Evidence Synthesis


To determine whether a treatment or intervention works, it is not enough to look at the results of one study, however good the study was. Instead, it is now widely accepted that a whole body of work needs to be examined together in a process of evidence synthesis as part of the ongoing process of evaluating any benefits (and harms) that may be associated with a particular treatment. Accordingly, my work also involves the systematic evaluation of the effects of cognition-oriented treatments (COTs)- in which the main component is cognitive or mental activity.

My main work in this area is described in the projects listed below.


Cognitive training and cognitive rehabilitation for people with dementia

This ambitious project is a systematic review and meta-analysis of all the relevant evidence for and against cognitive training (which focuses directly on thinking/cognitive processes) and cognitive rehabilitation (which focuses on the use of strategies and techniques to improve or maintain performance on day to day activities). Our review found no evidence that cognitive training is associated with any benefits (or harms) for people with mild to moderate dementia. However, the quality of the evidence was considered low, and better studies are required. An update to this review was published in in 2019, which found, for the first time, evidence supporting the effects of cognitive training for people with mild to moderate dementia. Click of any of the links below for further information:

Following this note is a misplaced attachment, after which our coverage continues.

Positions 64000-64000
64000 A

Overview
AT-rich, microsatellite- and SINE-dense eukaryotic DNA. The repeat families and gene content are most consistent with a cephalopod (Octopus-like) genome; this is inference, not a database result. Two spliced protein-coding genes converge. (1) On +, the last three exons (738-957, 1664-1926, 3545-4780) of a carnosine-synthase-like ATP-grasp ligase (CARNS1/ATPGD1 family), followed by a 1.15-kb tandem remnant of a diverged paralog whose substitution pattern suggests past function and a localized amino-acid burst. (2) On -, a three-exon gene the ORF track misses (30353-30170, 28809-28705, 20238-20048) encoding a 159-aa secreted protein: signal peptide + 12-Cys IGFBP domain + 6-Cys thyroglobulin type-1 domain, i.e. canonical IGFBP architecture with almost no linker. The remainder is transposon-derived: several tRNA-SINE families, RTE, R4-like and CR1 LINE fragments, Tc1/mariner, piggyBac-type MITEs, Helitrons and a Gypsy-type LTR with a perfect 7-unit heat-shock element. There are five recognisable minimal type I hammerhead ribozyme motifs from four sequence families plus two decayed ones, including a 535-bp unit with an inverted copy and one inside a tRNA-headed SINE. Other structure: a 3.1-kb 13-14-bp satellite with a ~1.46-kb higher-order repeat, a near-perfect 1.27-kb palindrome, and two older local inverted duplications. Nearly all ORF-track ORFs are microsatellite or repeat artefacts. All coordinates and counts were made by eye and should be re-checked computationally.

Status: completed

Cognition-oriented treatments for older adults on the spectrum from cognitively unimpaired to dementia: An overview systematic review

This is another large-scale project, called an overview systematic review, in which what we searched for and analysed were studies that were themselves systematic reviews. One of the main reasons we decided to conduct this project was that numerous reviews on cognitive interventions for older adults were published in the past few years. Unfortunately, their findings do not always agree, and they often cover a wide range of treatment approaches. In this review, we have tried to summarise the evidence for all main cognitive intervention approaches for people with and without cognitive problems in a single project. This review has been submitted and is currently under consideration and should be published soon. It will help researchers, clinicians, and consumers better understand the reasons for the inconsistent findings reported in previous reviews. You can read a PrePrint of this paper here and the final version will be uploaded here as soon as it is published. Status: Completed